Thursday, July 10, 2014
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Six of Philly's most unexpected places for dessert

Gallery: Unexpected Desserts

You know how it is. Restaurants that are super-heralded for their savory food also happen to do great sweets.

Here are six restaurants whose pastry shops don't always get the attention they deserve.

Vedge 

While her husband Rich Landau wows diners with his unorthodox vegetable meanderings, Vedge pastry chef/co-owner Kate Jacoby takes a straight-away approach to vegan sweets.

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  • “If a [non-vegan] creme brulee is four ingredients, so is mine,” explains the self-taught Jacoby of her pastry approach, sans milk, butter or eggs.

    Traditionalists dig into satisfaction via popular meal-enders like the Uber Chunk, a pretzel-crusted combo of malt custard, peanut butter cream and chocolate ganache, paired with off-sweet dark beer ice cream made with coconut and soy milks. (Her freezer also boasts soy-free seasonal sorbets — orange five-spice and cranberry, recently). But the standout has got to be Jacoby’s sweet potato turnovers, inspired by plum dumplings she tried on a trip to the Czech Republic. Filling spice-dusted dough with candied sweet potato infused with vanilla, she accompanies the fried pockets with “sweet kraut” (red cabbage braised in Riesling and brown sugar) and vegan sour cream flavored with clementines.

    1221 Locust St., 215-320-7500, vedgerestaurant.com.

    Photo: Vedge sorbets.

     

     

    Koo Zee Doo

    A number of traditional Portuguese desserts feature almonds, widely harvested in the southern regions of the country.

    Even more ubiquitous? “It’s all eggs,” says Koo Zee Doo co-owner Carla Goncalves.

    The folksy story goes that Iberian nuns, relying on albumen to starch the convent laundry (good habit), were left with a preponderance of yolks that couldn’t go to waste. This led to the development of some super-decadent sweet stuff.

    Goncalves, who owns KZD with chef/husband David Gilberg, shouts out this yellow-bellied tradition with her coconut tart. A rich “egg jam” of simple syrup and yolks joins shredded coconut in a shortbread-style cookie crust. Centered on a plate squiggled with port wine syrup, the tart comes with a shard of salted chocolate and a topper of homemade chocolate whipped cream.

    614 N. Second St., 215-923-8080, koozeedoo.com

    Photo: Coconut tart at Koo Zee Doo

     

     

    Johnny Brenda’s

    “I’m a pretty classic guy,” says JB’s Mike Vandergeest. He’s got the CV to prove it — the pastry chef ran the sweet show at the Four Seasons and Lacroix, among other spots, before landing over at Fishtown’s favorite beer bar and music venue.

    Vandergeest’s old-schoolness is reflected on his small dessert menu. It’s not uncommon to see standards like tarte tatin a la mode (made with local Stayman-Winesap apples) and lemon chess pie pop up on the blackboard, but java drinkers should try his tiramisu if they’re looking for a new way to get wired. Using the coffee beans JB’s roasts on the premises, Vandergeest bakes a coffee-infused sponge cake that he proceeds to soak in cold-brewed coffee. Layering that up with bittersweet chocolate cream and mascarpone mousse mixed with even more coffee, the squared-off dessert gets dusted in cocoa powder to finish, often with the assistance of stencils (see boxing glove!) custom-cut by bartender Tuesday Kay.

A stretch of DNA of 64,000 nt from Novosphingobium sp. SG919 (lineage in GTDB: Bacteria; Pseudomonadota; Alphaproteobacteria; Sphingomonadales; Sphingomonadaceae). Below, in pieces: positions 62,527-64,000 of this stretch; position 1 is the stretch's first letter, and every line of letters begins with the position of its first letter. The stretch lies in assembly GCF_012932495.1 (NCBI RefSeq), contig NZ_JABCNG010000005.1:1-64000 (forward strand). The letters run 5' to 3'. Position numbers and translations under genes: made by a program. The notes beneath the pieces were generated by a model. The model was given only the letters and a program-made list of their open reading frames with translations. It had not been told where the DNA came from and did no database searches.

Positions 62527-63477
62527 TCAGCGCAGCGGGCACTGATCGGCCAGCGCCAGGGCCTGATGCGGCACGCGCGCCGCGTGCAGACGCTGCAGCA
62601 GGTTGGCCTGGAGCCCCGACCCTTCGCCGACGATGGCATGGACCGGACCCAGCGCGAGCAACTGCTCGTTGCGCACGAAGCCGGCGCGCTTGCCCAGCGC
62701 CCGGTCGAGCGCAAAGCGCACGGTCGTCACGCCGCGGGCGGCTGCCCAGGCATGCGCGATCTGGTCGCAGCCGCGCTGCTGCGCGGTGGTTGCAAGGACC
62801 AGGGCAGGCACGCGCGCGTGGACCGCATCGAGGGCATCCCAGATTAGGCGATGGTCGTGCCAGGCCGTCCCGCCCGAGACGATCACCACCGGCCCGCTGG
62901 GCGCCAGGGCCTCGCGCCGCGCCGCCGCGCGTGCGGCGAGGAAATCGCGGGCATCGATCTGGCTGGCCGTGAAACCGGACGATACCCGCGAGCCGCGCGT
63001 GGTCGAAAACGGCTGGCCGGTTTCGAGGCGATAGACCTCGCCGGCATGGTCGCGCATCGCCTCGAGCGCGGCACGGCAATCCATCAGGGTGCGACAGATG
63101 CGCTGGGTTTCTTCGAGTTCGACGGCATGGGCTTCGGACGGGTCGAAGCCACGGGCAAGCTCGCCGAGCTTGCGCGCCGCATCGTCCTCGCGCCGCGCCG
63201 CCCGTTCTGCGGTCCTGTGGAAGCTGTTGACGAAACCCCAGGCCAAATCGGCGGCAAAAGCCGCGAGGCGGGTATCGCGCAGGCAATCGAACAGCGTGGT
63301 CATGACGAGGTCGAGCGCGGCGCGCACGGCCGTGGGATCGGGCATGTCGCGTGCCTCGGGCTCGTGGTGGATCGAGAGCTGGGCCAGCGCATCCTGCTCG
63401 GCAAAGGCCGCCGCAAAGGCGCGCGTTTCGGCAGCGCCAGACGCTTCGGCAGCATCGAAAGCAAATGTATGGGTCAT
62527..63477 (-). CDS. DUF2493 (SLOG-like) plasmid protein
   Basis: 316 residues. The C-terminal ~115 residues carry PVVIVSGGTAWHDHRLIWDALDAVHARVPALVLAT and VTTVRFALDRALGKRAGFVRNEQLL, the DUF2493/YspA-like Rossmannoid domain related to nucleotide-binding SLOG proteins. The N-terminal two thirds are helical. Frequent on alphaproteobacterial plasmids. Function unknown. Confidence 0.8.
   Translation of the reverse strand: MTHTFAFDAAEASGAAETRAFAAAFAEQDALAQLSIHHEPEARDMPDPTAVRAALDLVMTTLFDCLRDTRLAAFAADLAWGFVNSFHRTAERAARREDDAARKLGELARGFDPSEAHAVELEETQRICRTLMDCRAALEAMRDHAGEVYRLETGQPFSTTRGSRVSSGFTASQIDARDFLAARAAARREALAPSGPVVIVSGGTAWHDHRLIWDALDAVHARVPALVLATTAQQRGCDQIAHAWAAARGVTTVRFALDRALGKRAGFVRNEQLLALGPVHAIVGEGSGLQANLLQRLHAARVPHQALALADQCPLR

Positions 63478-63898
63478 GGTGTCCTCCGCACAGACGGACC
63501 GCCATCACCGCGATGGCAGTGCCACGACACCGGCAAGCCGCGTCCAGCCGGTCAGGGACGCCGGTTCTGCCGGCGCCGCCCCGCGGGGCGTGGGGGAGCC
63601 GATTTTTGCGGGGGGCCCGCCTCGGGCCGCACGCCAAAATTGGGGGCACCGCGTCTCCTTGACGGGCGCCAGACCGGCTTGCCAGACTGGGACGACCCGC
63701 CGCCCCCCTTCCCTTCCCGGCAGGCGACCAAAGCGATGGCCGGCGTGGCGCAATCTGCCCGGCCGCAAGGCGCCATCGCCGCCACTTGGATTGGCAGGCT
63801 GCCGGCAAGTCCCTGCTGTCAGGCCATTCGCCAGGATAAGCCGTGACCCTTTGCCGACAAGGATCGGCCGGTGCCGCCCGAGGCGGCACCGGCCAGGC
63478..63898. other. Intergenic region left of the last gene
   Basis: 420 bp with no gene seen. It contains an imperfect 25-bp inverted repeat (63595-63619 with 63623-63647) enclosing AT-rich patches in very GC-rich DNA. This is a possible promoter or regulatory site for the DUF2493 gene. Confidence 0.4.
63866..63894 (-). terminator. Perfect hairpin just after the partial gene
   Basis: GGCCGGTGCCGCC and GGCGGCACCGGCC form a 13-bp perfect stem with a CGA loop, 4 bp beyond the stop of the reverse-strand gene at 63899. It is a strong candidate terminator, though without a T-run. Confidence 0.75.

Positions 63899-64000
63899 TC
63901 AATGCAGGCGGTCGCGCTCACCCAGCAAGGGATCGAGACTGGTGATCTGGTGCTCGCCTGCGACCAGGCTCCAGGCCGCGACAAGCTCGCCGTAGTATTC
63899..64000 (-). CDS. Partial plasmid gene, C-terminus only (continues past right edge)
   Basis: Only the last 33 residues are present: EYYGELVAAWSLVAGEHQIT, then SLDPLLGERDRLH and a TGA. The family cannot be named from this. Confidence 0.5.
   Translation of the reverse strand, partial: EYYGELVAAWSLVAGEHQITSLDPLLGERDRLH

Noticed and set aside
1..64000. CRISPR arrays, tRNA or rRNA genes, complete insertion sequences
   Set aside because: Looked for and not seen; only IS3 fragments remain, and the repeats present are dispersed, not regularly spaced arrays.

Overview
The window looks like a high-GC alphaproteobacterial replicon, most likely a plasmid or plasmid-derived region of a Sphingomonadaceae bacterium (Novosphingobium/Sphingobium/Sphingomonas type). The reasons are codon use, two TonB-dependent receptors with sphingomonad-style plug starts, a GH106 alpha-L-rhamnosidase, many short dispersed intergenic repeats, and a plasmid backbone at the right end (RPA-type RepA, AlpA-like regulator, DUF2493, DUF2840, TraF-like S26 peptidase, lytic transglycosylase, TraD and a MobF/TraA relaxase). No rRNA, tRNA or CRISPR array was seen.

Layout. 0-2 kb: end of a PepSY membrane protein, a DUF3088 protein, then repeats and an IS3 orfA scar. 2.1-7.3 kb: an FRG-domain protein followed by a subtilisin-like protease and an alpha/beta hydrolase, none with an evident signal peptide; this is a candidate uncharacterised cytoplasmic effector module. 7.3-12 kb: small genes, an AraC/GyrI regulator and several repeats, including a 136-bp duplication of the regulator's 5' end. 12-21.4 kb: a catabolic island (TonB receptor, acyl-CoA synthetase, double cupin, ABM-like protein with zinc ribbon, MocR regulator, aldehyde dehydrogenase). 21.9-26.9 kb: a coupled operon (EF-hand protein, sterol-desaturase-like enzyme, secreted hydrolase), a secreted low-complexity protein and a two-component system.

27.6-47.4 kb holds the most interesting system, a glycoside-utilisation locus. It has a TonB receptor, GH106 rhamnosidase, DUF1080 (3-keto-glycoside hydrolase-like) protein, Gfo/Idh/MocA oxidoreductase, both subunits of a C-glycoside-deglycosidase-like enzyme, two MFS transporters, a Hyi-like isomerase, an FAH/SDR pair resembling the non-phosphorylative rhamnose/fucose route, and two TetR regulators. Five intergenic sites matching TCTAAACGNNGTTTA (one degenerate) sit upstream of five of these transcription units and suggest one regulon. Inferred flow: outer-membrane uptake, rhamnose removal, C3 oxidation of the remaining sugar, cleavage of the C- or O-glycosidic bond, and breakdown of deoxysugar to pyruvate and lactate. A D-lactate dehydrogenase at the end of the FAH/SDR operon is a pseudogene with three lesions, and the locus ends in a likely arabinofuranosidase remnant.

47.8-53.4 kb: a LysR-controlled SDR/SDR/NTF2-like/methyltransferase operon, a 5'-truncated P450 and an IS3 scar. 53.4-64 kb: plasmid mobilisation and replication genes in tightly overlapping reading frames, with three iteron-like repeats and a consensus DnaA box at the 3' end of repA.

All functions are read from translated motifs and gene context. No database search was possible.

1201 Frankford Ave., 215-738-9684, johnnybrendas.com

    Photo: Tiramisu at Johnny Brenda's

     

     

    Ela

    Jason Cichonski has gotten mounds of attention for his liquid cookie dough, but don’t sleep on the rest of the chef’s pre-check options at Ela.

    Two intricate and unexpected desserts recently landed on the list. Check out the chocolate peanut cake, saturated in a “burnt” chocolate/caramel sauce and accompanied by chocolate ganache, whipped butterscotch and a chili/orange marmalade.

    On the lighter end: a milky white chocolate pannacotta, plated with pomegranate/ginger sorbet and pistachio crumble.

    627 S. Third St., 267-687-8512, elaphilly.com.

    Photo: Chocolate/butterscotch at Ela.

     

    Kanella

    “If you go to 20 Greek restaurants, you’ll find 20 versions of this,” says Konstantinos Pitsillides of his galaktoboureko, one of several uncomplicated options on Kanella’s homespun “glika” (sweets) list.

    Common though it may be, the Cypriot BYOB’s version is extremely worthy of your attention. Pitsillides envelops an incredibly light semolina custard inside phyllo dough, soaking it the whole way through with hot orange-cinnamon syrup and preserved orange slices. Say it "gah-lock-toe-BOOR-ay-koe."

     

    1001 Spruce St., 215-922-1773, kanellarestaurant.com.

    Photo: galaktoboureko at Kanella

     

     

    Talula’s Garden

    Aimee Olexy’s whimsical Washington Square spot earns accolades for chef Sean McPaul’s seasonal to-the-second savory menu, but pastry chef Vita Shanley is working the same exact angles with dessert. Check out her creme brulee napoleon, a dish she originally developed across town during a stint at Il Pittore. Vanilla creme brulee fillings gets sandwiched between crunchy, chewy pistachio tuile pieces. Alongside the stack, Shanley quenelles up blood orange sorbet she sticks atop ground pistachio and blood orange segments soaked in thyme syrup. Fans of Shanley’s will be able to try even more of her handiwork come early spring, when Olexy debuts Talula’s Daily, an accompanying cafe and takeout shop right next to the restaurant.

     

    210 W. Washington Square, 215-592-7787, talulasgarden.com

     

    Photo: Creme brulee Napoleon at Talula's Garden

    Drew Lazor For Philly.com
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